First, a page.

Flashcards in Exam 2 Deck (59)
What are the four essential steps of effective public relations?
Research, planning, communication, measurement; R.O.P.E-- research, objectives, programming, evaluation
What is research?
Organized, systematic listening; essential to any PR activity or campaign
Is it cheaper to do research internally or externally?
What are some ways research is used?
To achieve credibility with management (internally-- make case for why you need more money; externally-- establish expertise), to define/segment publics (each public will have different communication), to formulate strategy, to test messages, to prevent crises, to monitor competition, to generate publicity ("One in ten doctors reccomend..."), to measure success
What is the value of research?
Provides discussion and debate of relevant topics within the academy; communication research helps practitioners save time, resources, and money
What is secondary research?
Any research that exists previously; existing information
What is primary research?
New original research
What is qualitative research?
Cannot be counted; exploratory, rich data, often not generalizable; soft data; open ended and unstructured questions, ex. focus groups, in-depth interviews, observation
What is quantitative research?
Can be counted; descriptive/explanatory, often generalizable; hard data; closed ended questions that requires focused choices; ex. mail surveys, phone calls
What are some techniques used when conducting research?
Organizational materials (previous reports), library and online databases, internet, content analysis (look at how media portrays organization, good/bad, who said what), interviews, focus groups (invite sample group to meet to talk, problem is that sample group can misrepresent the general public, 6-12 people + moderator), copy testing, scientific sampling methods
What is a population?
The widest possible parameters of people whose opinions you wish to study
What is a sample size?
A group that represents the population; usually a sample size of 250 to 500 people will provide data with a 5 to 6 % margin of error while a sample of 100 people will provide about a 10 % margin; the larger the sample size the smaller the margin of error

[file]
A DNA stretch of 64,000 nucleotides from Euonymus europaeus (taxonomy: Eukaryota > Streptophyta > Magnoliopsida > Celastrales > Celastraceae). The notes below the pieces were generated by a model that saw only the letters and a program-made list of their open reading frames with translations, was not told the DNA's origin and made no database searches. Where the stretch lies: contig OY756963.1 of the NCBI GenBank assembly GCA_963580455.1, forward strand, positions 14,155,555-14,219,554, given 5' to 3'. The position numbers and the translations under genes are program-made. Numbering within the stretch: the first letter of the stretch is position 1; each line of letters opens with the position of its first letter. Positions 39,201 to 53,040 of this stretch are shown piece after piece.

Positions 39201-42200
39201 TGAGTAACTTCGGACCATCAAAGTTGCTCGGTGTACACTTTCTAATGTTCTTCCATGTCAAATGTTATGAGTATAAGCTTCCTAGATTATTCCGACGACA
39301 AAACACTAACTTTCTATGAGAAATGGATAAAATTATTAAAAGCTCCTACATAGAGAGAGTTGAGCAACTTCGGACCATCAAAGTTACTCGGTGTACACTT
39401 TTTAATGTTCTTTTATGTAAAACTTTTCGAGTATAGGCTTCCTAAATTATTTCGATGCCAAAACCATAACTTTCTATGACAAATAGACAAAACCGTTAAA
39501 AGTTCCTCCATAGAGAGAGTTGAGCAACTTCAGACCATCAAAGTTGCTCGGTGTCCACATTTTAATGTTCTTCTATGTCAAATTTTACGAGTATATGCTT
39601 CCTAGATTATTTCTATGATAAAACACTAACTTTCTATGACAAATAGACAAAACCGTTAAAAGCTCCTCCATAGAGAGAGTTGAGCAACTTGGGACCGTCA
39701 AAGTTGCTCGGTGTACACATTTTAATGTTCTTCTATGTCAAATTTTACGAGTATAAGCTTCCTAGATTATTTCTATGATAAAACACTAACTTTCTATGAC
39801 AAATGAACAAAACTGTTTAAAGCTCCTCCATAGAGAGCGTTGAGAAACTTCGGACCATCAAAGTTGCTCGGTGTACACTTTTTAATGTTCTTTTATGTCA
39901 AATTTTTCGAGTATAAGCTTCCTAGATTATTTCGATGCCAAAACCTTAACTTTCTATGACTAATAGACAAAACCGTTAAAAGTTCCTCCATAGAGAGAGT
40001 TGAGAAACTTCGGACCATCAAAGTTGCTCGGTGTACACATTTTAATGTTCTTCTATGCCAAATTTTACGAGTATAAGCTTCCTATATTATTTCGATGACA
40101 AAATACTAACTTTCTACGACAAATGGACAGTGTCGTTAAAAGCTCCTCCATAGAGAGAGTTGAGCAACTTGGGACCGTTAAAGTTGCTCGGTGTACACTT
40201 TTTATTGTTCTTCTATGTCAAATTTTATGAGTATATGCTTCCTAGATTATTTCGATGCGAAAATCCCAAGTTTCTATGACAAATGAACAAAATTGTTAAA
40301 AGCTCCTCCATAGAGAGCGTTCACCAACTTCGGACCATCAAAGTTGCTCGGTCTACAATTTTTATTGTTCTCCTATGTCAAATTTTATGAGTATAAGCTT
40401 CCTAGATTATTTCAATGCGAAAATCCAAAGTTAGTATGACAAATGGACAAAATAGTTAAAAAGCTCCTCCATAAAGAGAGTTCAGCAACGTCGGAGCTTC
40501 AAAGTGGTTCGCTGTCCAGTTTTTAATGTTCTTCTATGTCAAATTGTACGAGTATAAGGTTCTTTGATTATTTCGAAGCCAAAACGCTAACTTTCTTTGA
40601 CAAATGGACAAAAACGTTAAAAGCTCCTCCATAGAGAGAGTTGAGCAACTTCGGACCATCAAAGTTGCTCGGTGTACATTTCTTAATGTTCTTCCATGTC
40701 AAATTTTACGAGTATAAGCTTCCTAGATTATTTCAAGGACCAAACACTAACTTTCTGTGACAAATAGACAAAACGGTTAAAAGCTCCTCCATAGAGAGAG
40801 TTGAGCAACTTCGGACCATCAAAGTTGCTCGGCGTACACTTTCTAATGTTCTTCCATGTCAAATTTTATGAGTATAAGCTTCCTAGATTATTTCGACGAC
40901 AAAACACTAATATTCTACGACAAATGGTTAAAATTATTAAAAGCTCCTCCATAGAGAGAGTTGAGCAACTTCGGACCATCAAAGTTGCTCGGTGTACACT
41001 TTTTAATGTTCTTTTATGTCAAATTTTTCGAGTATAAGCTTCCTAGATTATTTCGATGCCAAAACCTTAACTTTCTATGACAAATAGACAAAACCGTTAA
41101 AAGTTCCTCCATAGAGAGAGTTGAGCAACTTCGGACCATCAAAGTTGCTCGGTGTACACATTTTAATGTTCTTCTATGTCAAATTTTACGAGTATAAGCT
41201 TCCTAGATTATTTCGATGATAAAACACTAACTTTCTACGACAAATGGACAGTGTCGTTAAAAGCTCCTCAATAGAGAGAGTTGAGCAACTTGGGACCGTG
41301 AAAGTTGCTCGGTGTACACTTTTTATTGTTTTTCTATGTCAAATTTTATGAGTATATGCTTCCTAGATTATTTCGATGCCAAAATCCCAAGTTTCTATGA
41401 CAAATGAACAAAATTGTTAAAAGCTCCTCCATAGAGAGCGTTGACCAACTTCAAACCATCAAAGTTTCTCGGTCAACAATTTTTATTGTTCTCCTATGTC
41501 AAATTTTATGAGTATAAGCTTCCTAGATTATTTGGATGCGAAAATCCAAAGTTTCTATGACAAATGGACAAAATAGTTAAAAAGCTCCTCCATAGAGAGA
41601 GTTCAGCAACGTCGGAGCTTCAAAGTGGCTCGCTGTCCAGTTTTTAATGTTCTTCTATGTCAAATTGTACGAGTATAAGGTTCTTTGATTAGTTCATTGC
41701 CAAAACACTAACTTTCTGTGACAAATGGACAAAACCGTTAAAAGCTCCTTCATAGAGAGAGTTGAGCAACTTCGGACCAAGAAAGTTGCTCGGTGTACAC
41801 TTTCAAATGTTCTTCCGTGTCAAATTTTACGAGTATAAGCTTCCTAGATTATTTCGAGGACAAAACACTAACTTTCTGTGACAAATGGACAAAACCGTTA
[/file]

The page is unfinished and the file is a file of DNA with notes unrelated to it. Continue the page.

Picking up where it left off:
What is a non-probability sample?
Not everyone has an equal chance to be in the sample; ex. intercept (clipboard in the mall survey, not systematic), convenience (survey your class), purposive (interview with specific people)
What is a probability/random sample?
Everyone has an equal chance to be in the sample; ex. systematic, quota, proportional; most precise random sample is selected from list naming everyone in the target audience
What questions are asked prior to scientific research?
Who is the population?
How large is the sample?
Which sampling method will be used?
How will we contact the sample?
What will we ask and how will we ask it?
How will we analyze the information?
What are some examples of researching respondents?
Mail questionnaires (1 % return), telephone surveys, personal interviews (door to door), piggyback surveys (pay survey organizations for 1 or 2 questions, cheap but provides limited responses), web and email surveys
How do you increase the response rate?
LOWEST TO HIGHEST RATE OF RETURN:
-Mailed by a commercial firm to the general public
-Survey includes issues that the public think are relevant
-Mailed by an organization to its members
What is planning?
Must be strategic and systematic; involves the coordination of multiple methods; asks the question "Where do you want to take the organization?"; looks at a variety of different directions
What is MBO?
Management by objectives-- employees and management come to an agreement on how something will be judged, based of final outcome on objectives, ex. number of people that come to an event
What is Ketchum's Strategic Planning Model?
Facts, goals, audience, key message
What are the eight elements of program planning?
Situation, objectives (desired outcome), audience (research? demographics? who and why you're targeting), strategy (why campaign will achieve objectives, why _____ will work), tactics (specific activities), calendar/timetable (specific), budget (costs, employee time + out of pocket), measurement (evaluation)
What is a goal?
General, mission-orientated, not measurable, big picture, general statement of a direction we want to go
What is an objective?
Grows from goals, clear, measurable, addresses awareness, understanding, or behavior change
What do objectives do?
Help communicate and coordinate, serve as decision points, provide evaluative benchmark, CLEAR
What are output objectives?
What do we do
What are impact objectives?
How did the target audience change, impact on audience
Objectives should be.....
Clear and narrowly defined, linked to goals, linked to a specific public, linked to a specific outcome, linked to research (should come from somewhere, not made up), written explicitly and clearly, measurable, time defined, designed for a single public and a single response, not unrealistic
What is an awareness objective?
Lowest level of objective; attention, comprehension, retention
What is an acceptance objective?